The Pilgrimage Run: A Run with A Focus on Giving Thanks


The chalkboard of gratitude at the finish line

Joe Green, Staff Writer

 The Pilgrimage Run is a Thanksgiving tradition that the Erie community wakes up early to participate in every year. The course travels through Erie’s streets and paths. It includes three runs; the 2 mile, the 4 mile, and the Kids Run. The run is for serious runners, joggers, walkers, and even strollers. 


We like to keep it focused on the purpose ‘giving thanks’, having a ton of fun, making the run a great experience, and less about competition,” the race website says. 


Joey Greene, one of several Erie cross country athletes who were running the race on Thanksgiving morning, says, “There were so many people there that were a part of it even if they were just walking and talking with a friend.” 


The Pilgrimage Run is different from most runs because it gives away the “Hardship Gift.” The Run website says, “Proceeds from each year are given to a nominated family or person in the community who is facing hardship.” About 20 different nominations for the gift this year were received. In the end, the gift was given to Kamden Jones, a 5-year-old suffering from medulloblastoma: a brain tumor that affects his spine. He will be receiving $1,000 along with any extra donations received.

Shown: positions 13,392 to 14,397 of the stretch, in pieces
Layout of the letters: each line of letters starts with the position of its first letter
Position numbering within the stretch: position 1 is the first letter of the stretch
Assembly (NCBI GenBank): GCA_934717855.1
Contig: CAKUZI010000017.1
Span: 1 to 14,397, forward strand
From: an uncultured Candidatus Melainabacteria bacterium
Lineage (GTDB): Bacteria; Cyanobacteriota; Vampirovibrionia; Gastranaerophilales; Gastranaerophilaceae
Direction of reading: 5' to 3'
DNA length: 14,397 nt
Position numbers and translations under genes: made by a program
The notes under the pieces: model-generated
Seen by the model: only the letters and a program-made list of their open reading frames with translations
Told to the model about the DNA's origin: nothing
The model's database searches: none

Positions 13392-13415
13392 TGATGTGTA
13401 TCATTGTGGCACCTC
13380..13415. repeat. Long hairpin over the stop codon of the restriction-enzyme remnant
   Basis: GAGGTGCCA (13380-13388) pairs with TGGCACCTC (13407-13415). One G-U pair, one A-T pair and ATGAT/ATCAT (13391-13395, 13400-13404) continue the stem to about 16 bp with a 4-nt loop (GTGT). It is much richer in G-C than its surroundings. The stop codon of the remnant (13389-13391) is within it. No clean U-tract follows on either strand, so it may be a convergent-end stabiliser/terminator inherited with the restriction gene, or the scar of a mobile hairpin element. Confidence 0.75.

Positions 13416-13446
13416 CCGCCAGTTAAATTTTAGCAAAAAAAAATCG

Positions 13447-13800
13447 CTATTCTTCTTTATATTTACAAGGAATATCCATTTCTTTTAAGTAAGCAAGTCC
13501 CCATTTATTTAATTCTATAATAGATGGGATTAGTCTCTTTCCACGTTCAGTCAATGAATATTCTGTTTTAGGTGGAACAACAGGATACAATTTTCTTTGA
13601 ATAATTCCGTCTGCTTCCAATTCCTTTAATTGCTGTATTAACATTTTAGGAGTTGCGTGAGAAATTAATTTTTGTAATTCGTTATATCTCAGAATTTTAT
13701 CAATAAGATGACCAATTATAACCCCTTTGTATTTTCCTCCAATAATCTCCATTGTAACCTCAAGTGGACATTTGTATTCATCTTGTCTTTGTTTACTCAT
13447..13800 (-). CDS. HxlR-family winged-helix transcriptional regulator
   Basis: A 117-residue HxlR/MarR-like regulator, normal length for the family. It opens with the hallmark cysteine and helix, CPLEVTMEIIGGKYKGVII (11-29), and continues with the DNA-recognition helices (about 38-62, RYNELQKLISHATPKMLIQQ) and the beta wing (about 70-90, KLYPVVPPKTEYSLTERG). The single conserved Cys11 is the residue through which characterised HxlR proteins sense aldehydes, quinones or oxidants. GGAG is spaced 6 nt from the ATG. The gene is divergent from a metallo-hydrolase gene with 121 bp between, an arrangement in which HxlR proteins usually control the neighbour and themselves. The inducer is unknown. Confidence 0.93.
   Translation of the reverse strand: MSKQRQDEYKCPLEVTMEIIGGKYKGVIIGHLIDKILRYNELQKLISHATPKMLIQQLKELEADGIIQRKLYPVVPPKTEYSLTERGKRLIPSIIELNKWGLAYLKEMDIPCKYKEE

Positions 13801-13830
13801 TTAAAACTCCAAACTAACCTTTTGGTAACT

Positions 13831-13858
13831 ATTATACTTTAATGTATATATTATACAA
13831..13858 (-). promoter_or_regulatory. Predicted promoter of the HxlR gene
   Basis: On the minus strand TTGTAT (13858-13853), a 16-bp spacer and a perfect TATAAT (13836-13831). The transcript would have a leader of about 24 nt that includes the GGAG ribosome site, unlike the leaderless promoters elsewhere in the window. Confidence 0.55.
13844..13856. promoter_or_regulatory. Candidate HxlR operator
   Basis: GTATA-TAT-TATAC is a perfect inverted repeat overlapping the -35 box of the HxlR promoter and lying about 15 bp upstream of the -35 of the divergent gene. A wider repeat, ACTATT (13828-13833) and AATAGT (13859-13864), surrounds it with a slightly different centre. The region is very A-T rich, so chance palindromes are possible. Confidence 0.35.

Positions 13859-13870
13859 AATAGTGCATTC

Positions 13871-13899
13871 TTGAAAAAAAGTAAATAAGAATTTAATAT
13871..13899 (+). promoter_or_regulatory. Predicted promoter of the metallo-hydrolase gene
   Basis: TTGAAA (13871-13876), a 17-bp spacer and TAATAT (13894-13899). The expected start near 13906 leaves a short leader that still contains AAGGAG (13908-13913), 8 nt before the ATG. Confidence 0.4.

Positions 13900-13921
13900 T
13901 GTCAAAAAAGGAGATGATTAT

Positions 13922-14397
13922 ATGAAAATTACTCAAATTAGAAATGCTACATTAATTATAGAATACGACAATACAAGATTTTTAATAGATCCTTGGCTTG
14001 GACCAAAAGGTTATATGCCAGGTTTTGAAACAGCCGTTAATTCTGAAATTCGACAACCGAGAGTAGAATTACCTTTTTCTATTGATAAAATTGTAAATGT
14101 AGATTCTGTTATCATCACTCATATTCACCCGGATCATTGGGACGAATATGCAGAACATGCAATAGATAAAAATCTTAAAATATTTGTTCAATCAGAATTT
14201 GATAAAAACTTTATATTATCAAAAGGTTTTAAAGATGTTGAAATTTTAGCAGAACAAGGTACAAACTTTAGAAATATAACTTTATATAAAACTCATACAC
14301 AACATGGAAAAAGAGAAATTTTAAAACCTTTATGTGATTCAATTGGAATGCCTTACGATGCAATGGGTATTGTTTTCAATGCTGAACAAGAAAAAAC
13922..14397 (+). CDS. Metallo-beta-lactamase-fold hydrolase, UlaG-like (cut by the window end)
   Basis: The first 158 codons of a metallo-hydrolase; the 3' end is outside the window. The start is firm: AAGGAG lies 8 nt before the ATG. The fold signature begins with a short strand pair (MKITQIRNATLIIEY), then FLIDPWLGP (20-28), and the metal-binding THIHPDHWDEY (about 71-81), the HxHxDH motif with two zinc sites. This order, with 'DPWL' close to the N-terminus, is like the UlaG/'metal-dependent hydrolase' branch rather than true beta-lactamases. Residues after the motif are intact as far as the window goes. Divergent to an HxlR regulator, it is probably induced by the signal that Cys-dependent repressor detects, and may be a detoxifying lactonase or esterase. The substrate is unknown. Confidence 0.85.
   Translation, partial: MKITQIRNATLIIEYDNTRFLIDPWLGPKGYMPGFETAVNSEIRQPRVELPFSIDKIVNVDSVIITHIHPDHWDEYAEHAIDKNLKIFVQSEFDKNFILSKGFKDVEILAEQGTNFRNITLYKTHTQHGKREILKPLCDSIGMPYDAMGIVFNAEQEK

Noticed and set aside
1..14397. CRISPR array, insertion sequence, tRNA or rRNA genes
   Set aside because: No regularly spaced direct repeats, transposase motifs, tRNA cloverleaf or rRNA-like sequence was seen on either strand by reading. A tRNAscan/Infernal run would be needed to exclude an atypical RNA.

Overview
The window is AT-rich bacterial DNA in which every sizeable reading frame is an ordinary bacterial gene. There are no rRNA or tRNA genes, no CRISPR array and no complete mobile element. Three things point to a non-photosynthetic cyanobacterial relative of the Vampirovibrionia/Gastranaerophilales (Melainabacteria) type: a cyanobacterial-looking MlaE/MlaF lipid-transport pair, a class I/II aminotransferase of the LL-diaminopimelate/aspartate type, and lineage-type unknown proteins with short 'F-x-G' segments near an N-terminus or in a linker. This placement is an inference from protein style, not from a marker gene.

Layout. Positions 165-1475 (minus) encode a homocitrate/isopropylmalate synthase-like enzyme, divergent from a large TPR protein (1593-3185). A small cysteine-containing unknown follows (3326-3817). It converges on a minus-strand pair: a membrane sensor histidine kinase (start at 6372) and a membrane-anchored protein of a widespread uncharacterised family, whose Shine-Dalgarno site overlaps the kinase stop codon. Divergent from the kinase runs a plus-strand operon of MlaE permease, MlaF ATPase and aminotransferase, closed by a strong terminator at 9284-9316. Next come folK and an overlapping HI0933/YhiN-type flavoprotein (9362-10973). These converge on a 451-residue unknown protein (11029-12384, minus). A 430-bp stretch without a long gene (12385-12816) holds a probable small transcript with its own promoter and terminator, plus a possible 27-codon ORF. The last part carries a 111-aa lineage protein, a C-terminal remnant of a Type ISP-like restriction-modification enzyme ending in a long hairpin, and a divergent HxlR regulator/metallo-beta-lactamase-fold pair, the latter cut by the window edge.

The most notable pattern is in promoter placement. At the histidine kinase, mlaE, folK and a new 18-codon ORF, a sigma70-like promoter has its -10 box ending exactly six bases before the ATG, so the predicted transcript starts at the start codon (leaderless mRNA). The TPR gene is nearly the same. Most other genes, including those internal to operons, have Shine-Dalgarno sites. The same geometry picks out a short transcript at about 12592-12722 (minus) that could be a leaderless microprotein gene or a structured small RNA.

The money will go towards expensive health care costs that, “…are astronomical, even with insurance,” says the Pilgrimage Run website. The money can also help with gas and other basic expenses so that it is easier for the family to have enough money to care for Jones.    


The run had a theme of charity, friends, family, and being grateful. A chalkboard at the finish line was a place where people could show what they were grateful for. 


There is no award for winning the 4 Mile run to keep a focus less on winning and more on the togetherness theme of the run. Greene says, “[In] some of the other races that I’ve run you can tell that the people are just there to win it, or do really well, which is fine. But this race was just fun, and people were just there to have fun.” He also says, “Seeing the people there and the happiness was definitely a good start to Thanksgiving for me.”